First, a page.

Loading
Search
NEWS STORIES

Wisconsin senate bill proposes ban on race, sex and disability-based abortionsSubmitted: 04/23/2019
Stephen Goin
Stephen Goin
Reporter/Anchor
sgoin@wjfw.com

Wisconsin senate bill proposes ban on race, sex and disability-based abortions
NORTH CENTRAL WISCONSIN - Wisconsin lawmakers will soon discuss legislation that could place new limitations on abortion.

Senate Bill 173 would ban "selective" abortions, or those based solely on the race, color, national origin, ancestry, sex or "congenital disability" of an unborn child, like Down syndrome.

"We need to stand up for these individuals, because if we're not as lawmakers, who is," questioned Stevens Point Republican Sen. Patrick Testin, a co-author of the bill.

He admits selective abortions aren't a pressing concern for Wisconsin.

"Even though it might not be a huge issue in the state at current ... we want to make sure these vulnerable populations are protected," said Testin.

A study from medical journal Prenatal Diagnosis, reports over a 16 year period ending in 2011, 67% of American women chose to end their pregnancies after a down syndrome diagnosis. According to the Guttmacher Institute, there's little evidence to prove race or sex based terminations occur.

Another provision of Senate Bill 173 would require doctors to inform women that selective procedures are illegal. However, it's not the women seeking those procedures who would face repercussions for breaking the law.

It would punish abortion providers if their patients or partners file a civil claim. If the patient is a minor or dies during the procedure, their parents would be able to sue for emotional of physiological distress. 

Faith-based, life affirming organizations have their own concerns with the bill.

"I would like to see the legislation get worked through," said Jack Hoogendyk of Hope Life Center in Wausau.

He says the legislation has the potential to take away a woman's privacy and power to choose.

"I would rather see that the woman makes the decision on her own," said Hoogendyk.

That's a decision Sen. Testin hopes the government can influence in an effort to end discrimination.

Senate Bill 173 was introduced Monday and referred to the Committee on Health and Human Services. The bill is not seeking to change Wisconsin's current law which allows for abortion over 20 weeks if the mother's life is in danger.

Bills banning abortion based on a Down syndrome diagnosis have passed in Utah and North Dakota.


Text Size: + Increase | Decrease -
| Print Story | Email Story
Sponsored in part by HodagSports.com





 IN OTHER NEWS

Play Video

RHINELANDER - Zion Lutheran Church didn't hold a live nativity scene for roughly 30 years. Last year, the event returned. In its second year back, the number of people involved has grown.

"We have a message of timely importance that is important for all people," said Zion Lutheran Staff Minister John Kanter. "We want to share with our friends and neighbors in Rhinelander."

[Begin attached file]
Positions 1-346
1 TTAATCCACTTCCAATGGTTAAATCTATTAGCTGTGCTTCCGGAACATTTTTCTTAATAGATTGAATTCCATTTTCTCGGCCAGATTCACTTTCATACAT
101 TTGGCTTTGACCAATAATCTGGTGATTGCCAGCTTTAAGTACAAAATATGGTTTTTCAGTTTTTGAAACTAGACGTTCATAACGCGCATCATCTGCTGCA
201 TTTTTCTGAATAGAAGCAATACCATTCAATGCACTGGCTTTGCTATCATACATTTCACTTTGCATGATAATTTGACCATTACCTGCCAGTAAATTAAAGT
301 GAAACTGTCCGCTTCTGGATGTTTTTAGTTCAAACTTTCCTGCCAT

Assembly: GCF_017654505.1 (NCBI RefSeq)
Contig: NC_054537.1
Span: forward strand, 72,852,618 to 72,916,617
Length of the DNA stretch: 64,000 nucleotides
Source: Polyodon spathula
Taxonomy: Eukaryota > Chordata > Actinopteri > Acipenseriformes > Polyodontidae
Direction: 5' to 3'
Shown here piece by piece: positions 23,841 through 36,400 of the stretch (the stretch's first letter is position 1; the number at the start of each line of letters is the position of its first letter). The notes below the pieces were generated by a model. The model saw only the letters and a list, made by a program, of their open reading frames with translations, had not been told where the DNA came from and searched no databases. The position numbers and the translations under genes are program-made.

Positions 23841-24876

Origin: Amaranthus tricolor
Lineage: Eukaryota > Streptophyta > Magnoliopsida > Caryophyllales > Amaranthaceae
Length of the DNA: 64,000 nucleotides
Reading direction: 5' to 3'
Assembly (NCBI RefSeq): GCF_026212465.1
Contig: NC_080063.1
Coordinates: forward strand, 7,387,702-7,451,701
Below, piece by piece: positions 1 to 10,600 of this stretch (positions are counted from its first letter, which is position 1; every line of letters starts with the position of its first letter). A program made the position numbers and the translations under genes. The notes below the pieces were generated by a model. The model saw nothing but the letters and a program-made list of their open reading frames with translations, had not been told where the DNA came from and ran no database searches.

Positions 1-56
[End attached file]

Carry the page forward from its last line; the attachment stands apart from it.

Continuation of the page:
The nativity will be the same as last year with live participants, live animals and even a choir. There is a slight change to the event, but it's an addition.

+ Read More

RHINELANDER - The Oneida County Health Department released the results of the Wisconsin Wins compliance checks.

The program sends minors accompanied by county health officials to purchase tobacco products.

Wisconsin law requires all retailers to check for I.D. if the customer appears to be under 40 years of age.

The Health Department and the Northwoods Tobacco-Free Coalition worked together to conduct the random checks.

This year's results showed 95% of retailers were in line with the law.

+ Read More

GREEN BAY - Fans eager to see the Packers-Bears rivalry should be cautious when buying their tickets. The team received several reports of fake tickets sold online.

The Packers, Green Bay Police Department, and the Wisconsin Department Agriculture, Trade and Consumer Protection all warn to only purchase verified tickets from official sources.

+ Read More

WASHINGTON - Senator Ron Johnson joined New Hampshire Democrat Maggie Hassan in introducing a new law regarding cybersecurity Thursday.

The Wisconsin Republican chairs the Senate Homeland Security and Governmental Affairs Committee.

+ Read More

Play Video

RHINELANDER - As temperatures dipped to 20 degrees below zero across North Central Wisconsin Tuesday night, some people woke up their cars barely starting. Others discovered that their battery died. O'Reilly Auto Parts in Rhinelander encourages people to make sure their batteries are ready to go for winter.

Batteries wear down overtime and usually have a life expectancy of four years. Anything beyond that time can create some uncertainty. If people try to jump their cars on a frozen battery, that can cause other problems too.

+ Read More

Play Video

MARATHON COUNTY - After the city of Rhinelander shut down two municipal wells due to pollutants called PFAS, local and state officials have looked for solutions.

+ Read More

Play Video

LAC DU FLAMBEAU - The Fresh Fruit and Vegetable Program was first introduced in four states 17 years ago, but Wisconsin adopted the program in 2008.

Only two school districts in the Northwoods have this program in place. 

The Lac Du Flambeau Public school was one of the schools in the Northwoods to receive a grant for the "Fresh Fruit and Vegetable Program."

Super Intendent Larry Ouimette said this type of program helps students eat healthy.

"If they are getting the nutrients that they need, then they can perform better in and outside of school," said Ouimette.

+ Read More
+ More General News
Search: